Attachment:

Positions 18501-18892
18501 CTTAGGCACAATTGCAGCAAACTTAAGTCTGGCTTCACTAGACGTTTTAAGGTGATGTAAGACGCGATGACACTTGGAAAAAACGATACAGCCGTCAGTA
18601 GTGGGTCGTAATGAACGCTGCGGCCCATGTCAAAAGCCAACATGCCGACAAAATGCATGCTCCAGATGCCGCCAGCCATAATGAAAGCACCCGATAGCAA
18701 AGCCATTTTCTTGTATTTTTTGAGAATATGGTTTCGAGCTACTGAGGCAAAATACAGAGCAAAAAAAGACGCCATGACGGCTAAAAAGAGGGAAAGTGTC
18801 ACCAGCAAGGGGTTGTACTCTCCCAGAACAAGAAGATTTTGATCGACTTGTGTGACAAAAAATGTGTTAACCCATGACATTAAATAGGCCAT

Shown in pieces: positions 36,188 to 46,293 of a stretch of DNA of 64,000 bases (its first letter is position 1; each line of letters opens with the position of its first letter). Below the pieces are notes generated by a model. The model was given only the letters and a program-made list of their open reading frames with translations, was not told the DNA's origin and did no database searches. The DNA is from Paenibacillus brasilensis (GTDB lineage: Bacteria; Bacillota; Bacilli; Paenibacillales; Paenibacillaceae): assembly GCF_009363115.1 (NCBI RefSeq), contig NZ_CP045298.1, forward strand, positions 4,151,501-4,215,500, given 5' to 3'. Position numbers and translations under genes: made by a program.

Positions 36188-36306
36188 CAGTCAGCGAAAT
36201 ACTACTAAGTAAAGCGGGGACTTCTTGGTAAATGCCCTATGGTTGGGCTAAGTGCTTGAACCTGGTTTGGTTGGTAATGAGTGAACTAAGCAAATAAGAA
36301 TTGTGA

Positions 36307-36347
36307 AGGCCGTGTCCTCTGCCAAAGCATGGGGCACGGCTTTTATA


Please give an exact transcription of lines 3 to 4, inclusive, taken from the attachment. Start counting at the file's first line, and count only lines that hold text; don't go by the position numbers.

18601 GTGGGTCGTAATGAACGCTGCGGCCCATGTCAAAAGCCAACATGCCGACAAAATGCATGCTCCAGATGCCGCCAGCCATAATGAAAGCACCCGATAGCAA
18701 AGCCATTTTCTTGTATTTTTTGAGAATATGGTTTCGAGCTACTGAGGCAAAATACAGAGCAAAAAAAGACGCCATGACGGCTAAAAAGAGGGAAAGTGTC